CNN will offer viewers nonstop, unbiased programming across on-air and digital platforms at the Republican and Democratic National Conventions beginning later this month. The network’s robust political team will travel to Tampa, Fla. and Charlotte, N.C. for live programming and events from locations on the convention floors, sky booths and a studio integrated into the CNN Grills.
CNN anchors Wolf Blitzer, Anderson Cooper, Erin Burnett, Piers Morgan, Candy Crowley, Soledad O’Brien, John Berman, Brooke Baldwin and Suzanne Malveaux will be on the ground in Tampa and Charlotte during the Republican and Democratic parties’ respective conventions to provide comprehensive coverage. Special evening programming will kick off each week and will be followed by daily programs beginning at 5 a.m. and continuing through prime time and a midnight broadcast with Piers Morgan. Chief national correspondent John King will be on hand in both convention cities with Magic Wall technology, in addition to chief political analyst Gloria Borger and senior political analyst David Gergen.
“As the only cable news channel that has not picked sides in this election, CNN has a unique lens with which to cover these conventions,” said Sam Feist, CNN Washington bureau chief and senior vice president. “In Tampa and in Charlotte, we will give both parties an opportunity to showcase their platforms while also asking tough questions of Republicans and Democrats. Coverage of the conventions will dominate our air over two weeks as CNN's deep bench of anchors, political reporters and analysts help Americans make an informed choice about their vote.”
A full breakdown of CNN’s programming over the course of the two convention weeks is after the jump.CNN Digital Gives Users Anytime, Anywhere Access to the 2012 Political Conventions
CNN's Mark Preston unveils the Facebook-CNN Election Talk Meter and explains how Paul Ryan is getting the most buzz.
###Ryan knocks Obama off perch as most talked about on Facebook
CNN's senior international correspondent Nic Robertson (@NicRobertsonCNN) reports live from Jeddah, Saudi Arabia Tuesday on the Organization of Islamic Cooperation's emergency summit on Syria.
Rep. Phil Gingrey (R-GA) speaks to CNN’s John Berman about the Romney and Ryan Medicare plans and latest polling on GOP VP choice.
When asked about the Medicare plans, Rep. Gingrey said, “It's the same game plan, even though you may have a different center fielder. The straw that stirs this drink obviously is Mitt Romney. He is going to be the next president of the United States. Paul Ryan is going to be the vice president. And I think they’ll get on tweaking around the edges in regard to the plan.”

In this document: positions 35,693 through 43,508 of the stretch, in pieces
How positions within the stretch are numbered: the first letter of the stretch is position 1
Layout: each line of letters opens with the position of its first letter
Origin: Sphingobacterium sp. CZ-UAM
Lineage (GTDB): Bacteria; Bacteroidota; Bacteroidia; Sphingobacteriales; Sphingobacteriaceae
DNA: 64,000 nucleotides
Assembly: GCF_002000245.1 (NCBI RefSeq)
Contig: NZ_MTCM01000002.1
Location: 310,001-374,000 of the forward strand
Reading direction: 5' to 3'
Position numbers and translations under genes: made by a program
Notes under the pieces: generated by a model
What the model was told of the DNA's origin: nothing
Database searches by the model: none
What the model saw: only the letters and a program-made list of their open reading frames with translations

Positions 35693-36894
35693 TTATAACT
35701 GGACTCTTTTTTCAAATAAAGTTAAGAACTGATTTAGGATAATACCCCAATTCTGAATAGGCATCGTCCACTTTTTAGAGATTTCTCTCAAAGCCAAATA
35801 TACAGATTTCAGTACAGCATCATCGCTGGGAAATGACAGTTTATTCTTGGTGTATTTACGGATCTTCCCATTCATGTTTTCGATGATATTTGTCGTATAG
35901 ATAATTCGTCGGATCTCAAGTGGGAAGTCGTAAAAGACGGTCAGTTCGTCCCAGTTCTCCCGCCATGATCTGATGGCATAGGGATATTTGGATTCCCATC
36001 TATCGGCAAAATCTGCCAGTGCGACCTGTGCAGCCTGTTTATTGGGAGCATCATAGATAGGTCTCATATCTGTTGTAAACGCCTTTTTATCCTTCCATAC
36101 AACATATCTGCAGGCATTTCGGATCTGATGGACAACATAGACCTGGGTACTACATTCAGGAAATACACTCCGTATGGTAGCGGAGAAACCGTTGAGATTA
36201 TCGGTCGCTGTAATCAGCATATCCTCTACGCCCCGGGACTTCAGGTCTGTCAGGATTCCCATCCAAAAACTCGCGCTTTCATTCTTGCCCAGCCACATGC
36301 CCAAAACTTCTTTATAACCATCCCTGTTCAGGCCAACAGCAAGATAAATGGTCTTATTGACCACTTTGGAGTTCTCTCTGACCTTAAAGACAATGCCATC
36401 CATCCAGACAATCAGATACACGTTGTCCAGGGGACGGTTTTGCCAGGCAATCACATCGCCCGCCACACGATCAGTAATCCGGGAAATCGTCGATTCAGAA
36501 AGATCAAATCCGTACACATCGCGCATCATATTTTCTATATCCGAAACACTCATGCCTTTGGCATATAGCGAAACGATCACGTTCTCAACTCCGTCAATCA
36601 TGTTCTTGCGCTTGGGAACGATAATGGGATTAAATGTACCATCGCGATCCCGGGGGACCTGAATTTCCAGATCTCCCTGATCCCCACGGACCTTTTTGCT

John Berman then presented results of a USA Today/Gallup poll showing 43 percent of independents rating the VP choice as fair/poor.
Rep. Gingrey responded, “Well, it would indicate at this point in time the Democrats are doing a pretty good job of continuing to scare seniors. But the only poll that really matters as you know, John, is that poll on November the 6th and we get the final count.”
Early Start with John Berman and Zoraida Sambolin airs weekday mornings from 5-7am ET on CNN.
President Obama Campaign Senior Advisor David Axelrod opens up to CNN’s Soledad O’Brien about Rep. Paul Ryan’s proposals, Gov. Chris Christie selection as keynote speaker at the RNC and the difference in plans for Medicare.
Axelrod says, “Well, look, I think that [Governor Chris Christie} do a great job for Governor Romney. The problem for Governor Romney isn't his keynote speaker. It's his point of view. And, you know, that's what I think Americans are going to evaluate - his history, his vision for the country. And so, you know, he'll have an entertaining keynote speaker, and no doubt that Governor Christie will do a good job and bring that lacerating humor of his to the task. But it's not going - it’s not going to make the vision any more appealing.”
Starting Point with Soledad O’Brien airs weekday mornings from 7-9am ET on CNN.
Former Governor John Sununu (R-NH) and CNN Anchor Soledad O’Brien debate the impacts of President Obama, Romney and Ryan plans on Medicare. Sununu argues that President Obama’s plan reduces services and support, while O’Brien points out that there is a reduction in expected rate of growth.